Not so fast!  Businesses are only doing what is best for their business.  Yes, I think I just pissed off one or two of you by saying that.  It is so true though!  Businesses have an obligation to make money for themselves and for their stock holders.  Plus, we as consumers have forced their hands in catering to our desire to have things now.  When looking at the choice to be open and make money to please us the consumer or to be closed and lose out on the money that comes with the shopping, I can't blame these businesses.  I'm sure if you were put in that same position, you would think long and hard about closing the doors and losing money.

My next question lies in the non retail side.  What makes this any different that those working at a hospital or gas station?  What about the EMT, police officer or fire fighter?  How about those working in a hotel caring for your family visiting from another state?   Or the flight crew that was working the plane they just walked up the Jetway from?  I don't hear the outrage over these people working.  I don't hear of them staging a strike.  In contrast, I hear well wishes, pleasantries or laughing.  I see a genuine care, a smile and if your lucky (or unlucky) a tip of the cap as your asked for license, insurance and registration.  In these industries, people are mandated to work just as retail is now being mandated.  Sure, some of them are public service and there is no real value being made off of serving.  But, in other service industries there is money to be made.  There is a bottom line that these businesses are trying to make, and by providing these services, they too are meeting their bottom line.

Am I anti holiday observance.  Not at all.  I wish all of us could have to fortune of not working on holidays.  I wish we hadn't become a Jimmy John's society.  Reality, however, has dictated differently.  I so wish that we could enjoy each holiday as it comes.  Again, reality has shifted and hurried our celebrations earlier each year.  But, this is indeed what America has come to.

So, before you cry foul, think about more than just the retail.  Think about the service side of things too.  Think about those making life a little more pleasant for you and your family.  If your in retail and hate the fact you have to work, realize you aren't the only person unable to spend the full day with your family.  Yeah, it may suck having to work, but it is only temporary.  Make it a challenge to yourself to make an angry shopper smile - it may make both of your nights.  Lastly, if you are a consumer, one flying, getting free breakfast at the hotel or the one needing the public spanking, try giving the ones working for you a smile and a well wish.  Better yet, try making everyday a day of Thanksgiving, Christmas or Presidents Day.  Really, isn't that what life should be about instead of the chaos that surrounds some of these holidays?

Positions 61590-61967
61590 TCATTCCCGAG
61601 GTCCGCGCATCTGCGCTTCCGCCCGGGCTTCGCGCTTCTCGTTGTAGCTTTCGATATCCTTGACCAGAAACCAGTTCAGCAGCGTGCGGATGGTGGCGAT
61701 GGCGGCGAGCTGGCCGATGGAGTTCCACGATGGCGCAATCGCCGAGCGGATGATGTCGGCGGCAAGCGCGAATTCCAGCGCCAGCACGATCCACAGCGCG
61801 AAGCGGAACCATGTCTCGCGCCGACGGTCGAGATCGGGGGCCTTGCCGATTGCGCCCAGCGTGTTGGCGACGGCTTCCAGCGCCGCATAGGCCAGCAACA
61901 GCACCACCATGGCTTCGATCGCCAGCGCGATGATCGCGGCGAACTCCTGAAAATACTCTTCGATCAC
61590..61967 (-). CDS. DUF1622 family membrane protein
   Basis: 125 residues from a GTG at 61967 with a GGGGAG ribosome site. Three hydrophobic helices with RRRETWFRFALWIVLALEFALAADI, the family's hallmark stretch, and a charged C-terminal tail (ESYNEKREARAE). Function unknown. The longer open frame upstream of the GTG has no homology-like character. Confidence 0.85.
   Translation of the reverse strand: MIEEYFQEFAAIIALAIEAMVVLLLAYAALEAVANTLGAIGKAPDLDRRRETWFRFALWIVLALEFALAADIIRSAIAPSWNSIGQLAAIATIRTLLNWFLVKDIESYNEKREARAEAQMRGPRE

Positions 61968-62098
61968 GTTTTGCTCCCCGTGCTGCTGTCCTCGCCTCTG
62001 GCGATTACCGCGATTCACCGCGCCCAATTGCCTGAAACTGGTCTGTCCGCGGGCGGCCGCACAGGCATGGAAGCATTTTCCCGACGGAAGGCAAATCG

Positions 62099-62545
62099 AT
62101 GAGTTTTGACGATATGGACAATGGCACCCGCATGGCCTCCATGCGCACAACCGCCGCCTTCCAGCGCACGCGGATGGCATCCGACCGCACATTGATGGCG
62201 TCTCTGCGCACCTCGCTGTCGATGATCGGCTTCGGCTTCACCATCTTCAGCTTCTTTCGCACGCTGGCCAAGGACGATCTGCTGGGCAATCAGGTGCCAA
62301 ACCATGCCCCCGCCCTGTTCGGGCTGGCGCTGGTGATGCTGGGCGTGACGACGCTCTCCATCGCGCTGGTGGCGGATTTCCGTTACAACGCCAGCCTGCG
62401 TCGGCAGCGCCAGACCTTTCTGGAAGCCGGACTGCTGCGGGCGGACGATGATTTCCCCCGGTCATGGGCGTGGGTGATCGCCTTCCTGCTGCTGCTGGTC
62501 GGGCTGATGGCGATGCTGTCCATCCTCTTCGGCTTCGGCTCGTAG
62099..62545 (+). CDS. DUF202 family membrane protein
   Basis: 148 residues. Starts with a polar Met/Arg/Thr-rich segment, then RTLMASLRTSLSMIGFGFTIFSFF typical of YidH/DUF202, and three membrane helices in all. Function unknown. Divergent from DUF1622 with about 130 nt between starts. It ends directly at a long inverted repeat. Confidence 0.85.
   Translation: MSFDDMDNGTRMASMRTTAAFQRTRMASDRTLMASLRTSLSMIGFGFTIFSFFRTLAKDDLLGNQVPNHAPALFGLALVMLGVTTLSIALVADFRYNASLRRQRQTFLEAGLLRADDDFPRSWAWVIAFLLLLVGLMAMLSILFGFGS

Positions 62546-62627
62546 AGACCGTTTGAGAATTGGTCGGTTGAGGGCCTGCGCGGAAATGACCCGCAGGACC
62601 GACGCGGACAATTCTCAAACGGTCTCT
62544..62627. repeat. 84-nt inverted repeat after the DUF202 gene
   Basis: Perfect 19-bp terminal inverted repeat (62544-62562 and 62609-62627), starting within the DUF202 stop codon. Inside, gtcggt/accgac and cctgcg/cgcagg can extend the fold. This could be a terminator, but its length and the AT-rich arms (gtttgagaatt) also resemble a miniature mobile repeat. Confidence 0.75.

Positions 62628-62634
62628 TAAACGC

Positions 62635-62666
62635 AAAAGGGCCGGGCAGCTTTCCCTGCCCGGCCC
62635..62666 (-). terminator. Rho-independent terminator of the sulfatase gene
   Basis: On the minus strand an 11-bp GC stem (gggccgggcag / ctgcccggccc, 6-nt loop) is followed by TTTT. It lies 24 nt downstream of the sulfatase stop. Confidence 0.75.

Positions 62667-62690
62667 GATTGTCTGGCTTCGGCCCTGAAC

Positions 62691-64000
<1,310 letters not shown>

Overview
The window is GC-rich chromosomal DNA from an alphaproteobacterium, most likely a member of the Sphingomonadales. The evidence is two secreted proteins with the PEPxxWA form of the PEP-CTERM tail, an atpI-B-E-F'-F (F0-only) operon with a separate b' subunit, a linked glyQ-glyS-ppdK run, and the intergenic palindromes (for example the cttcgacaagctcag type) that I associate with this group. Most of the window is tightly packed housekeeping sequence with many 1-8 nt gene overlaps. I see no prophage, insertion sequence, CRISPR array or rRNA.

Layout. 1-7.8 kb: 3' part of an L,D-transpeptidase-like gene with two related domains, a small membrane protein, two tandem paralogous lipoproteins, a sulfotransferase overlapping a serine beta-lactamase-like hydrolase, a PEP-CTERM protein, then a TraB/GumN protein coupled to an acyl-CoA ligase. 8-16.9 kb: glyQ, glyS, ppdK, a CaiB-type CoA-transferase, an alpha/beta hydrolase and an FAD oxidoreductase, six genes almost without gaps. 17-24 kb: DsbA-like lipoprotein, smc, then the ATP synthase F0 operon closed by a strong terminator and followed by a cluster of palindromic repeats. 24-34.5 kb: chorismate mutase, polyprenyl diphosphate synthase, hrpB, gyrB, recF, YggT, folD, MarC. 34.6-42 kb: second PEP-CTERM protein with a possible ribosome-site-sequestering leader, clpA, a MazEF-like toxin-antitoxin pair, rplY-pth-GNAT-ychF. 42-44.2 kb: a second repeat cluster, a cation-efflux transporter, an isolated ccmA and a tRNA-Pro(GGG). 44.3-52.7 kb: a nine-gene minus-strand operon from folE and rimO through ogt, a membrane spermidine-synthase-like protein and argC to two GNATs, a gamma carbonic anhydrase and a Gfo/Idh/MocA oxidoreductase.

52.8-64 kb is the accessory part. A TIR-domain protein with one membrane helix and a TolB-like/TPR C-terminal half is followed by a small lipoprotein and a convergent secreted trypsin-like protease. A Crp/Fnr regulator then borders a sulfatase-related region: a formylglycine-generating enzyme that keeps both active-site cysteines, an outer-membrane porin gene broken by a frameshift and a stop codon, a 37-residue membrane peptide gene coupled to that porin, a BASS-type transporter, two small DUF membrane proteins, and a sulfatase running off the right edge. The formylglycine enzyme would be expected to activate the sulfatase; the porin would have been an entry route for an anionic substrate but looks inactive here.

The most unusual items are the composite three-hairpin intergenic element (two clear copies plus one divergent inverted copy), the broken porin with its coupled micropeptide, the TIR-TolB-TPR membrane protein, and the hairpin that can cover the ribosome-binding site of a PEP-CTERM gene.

Let the outrage begin.

Monday, November 17, 2014

Be still and Know

The last couple of days I have reflected on many a things that life brought my way over the last three years.  Life, friendships, heartache, cancer, divorce, new beginnings, vacation and the list goes on.  It also brought me writing.  Not something one contemplates over, but something that I learned to do as a therapy for the times I needed comfort during treatment.  Yes, writing indeed brought new insight to the trials of cancer, the treatment and the path it took me.  Tonight, I return to write once again for some therapy.  And, if any of you read my Caring Bridge blog when it was active, you might recognize the concept.

As with any normal family, my life tends to go at break neck speeds.  One kid needs to get to this place, the other across town.  I'm at work and have to get the first one when done while my wife picks up the other one.  I have tomorrow off, but gotta do something with both kids after school, and if I'm lucky, I'll get to pick up lunch and take it to my wife.  Then, after the kids are dropped off at home, I have a quick meeting via phone call that might take 20 minutes or so.  Before I know it, I'm going to bed at 11pm or later on consecutive nights.

Anybody get tired reading that like I just did?  Ha! Ha!  The above example is when there is just one kid in sports and not during baseball season.  I won't even think about trying to write down a normal day during baseball season when the son has a home game and the daughter has a track meet or swim meet.  Thankfully, the boy is gonna have his license here in a few weeks, so running him all over the place isn't going to be occurring to often.

Anyway, the frenetic pace isn't really what this blog is about.  It is just the set up.  The set up for a potential disaster.  The disaster of not taking in the beauty of life.  The gift that life brings.  The beauty of watching my kids grow into great young adults.  The joy of watching my wife pursue her passions.  The dog be the crazy (and mostly lazy) dog she is.  And, I also might miss the beauty of quite.  I might miss hearing that every once in a while.